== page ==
As they answer your questions, this also gives you some much needed facts about how your kids use phones and computers! Finding out whether they are more likely to use Instagram or Snapchat will give you a direction to take online monitoring and a better understanding of how they think about the Internet. Also, you may want to ask just what safety practices their schools are teaching them when it comes to browsing online.
Pinpoint Problem Areas
Now that you’ve discussed monitoring and asked a few questions, it’s time to talk about problem areas that you want to cover with monitoring. This gives both you and your kids concrete goals to work with. Are you most worried about harassment from strangers? Are you concerned with porn, sexts, or other sexual content? Do you want to prevent stupid stunts, online bullying, or trash talking in comments or texts?
Defining these problem areas shows you what type of activities you should be monitoring and is much more useful than saying, “Well, I’ll just watch what you do on Facebook and what websites you visit.” Apps and sites change, but your concerns are unlikely to shift. Explain to your child exactly why you want to monitor them – giving them less reason to think of you as a totalitarian.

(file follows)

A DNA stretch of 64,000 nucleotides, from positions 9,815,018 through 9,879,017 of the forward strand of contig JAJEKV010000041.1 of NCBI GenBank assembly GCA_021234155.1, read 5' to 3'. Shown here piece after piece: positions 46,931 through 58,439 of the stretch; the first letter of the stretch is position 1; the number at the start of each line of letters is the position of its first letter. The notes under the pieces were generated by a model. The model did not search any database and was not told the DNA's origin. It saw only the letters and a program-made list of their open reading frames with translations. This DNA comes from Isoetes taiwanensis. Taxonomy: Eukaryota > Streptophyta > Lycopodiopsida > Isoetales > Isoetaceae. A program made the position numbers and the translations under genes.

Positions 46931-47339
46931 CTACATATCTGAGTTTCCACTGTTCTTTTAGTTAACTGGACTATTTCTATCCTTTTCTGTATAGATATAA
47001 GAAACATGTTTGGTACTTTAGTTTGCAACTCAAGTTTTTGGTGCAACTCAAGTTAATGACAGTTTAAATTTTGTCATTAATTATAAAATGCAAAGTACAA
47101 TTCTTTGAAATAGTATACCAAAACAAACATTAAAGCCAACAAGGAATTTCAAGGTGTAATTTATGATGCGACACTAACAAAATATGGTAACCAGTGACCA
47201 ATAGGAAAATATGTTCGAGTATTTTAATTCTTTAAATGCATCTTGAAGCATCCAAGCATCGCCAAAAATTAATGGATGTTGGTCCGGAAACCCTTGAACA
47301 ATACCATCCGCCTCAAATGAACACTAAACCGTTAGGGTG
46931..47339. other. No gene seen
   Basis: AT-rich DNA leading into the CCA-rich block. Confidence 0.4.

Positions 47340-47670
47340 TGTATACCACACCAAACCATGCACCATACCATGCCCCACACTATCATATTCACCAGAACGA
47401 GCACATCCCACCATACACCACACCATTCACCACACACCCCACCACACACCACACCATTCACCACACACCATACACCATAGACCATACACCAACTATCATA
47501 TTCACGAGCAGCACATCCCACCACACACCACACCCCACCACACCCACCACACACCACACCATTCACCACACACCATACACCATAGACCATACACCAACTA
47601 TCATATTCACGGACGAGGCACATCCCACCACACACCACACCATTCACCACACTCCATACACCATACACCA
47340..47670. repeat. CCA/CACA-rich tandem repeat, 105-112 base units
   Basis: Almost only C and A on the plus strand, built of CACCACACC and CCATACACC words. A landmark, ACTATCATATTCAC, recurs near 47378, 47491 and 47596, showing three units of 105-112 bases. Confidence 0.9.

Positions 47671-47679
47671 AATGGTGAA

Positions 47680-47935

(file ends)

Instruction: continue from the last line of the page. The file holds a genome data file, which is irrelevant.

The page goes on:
Supervision vs. Privacy
For younger kids, this step may not be necessary, but you will need to include this conversation eventually as phone and Internet use changes with age. Where does your supervision end, and their privacy begin? How is this connected with their independence and social skills? It’s tempting to back away from this gray area, but this is the discussion that’s probably the most important to your kids. They want to know that their privacy will still be protected, and you want them to know that if they start doing acting inappropriately online, you’ll know about it.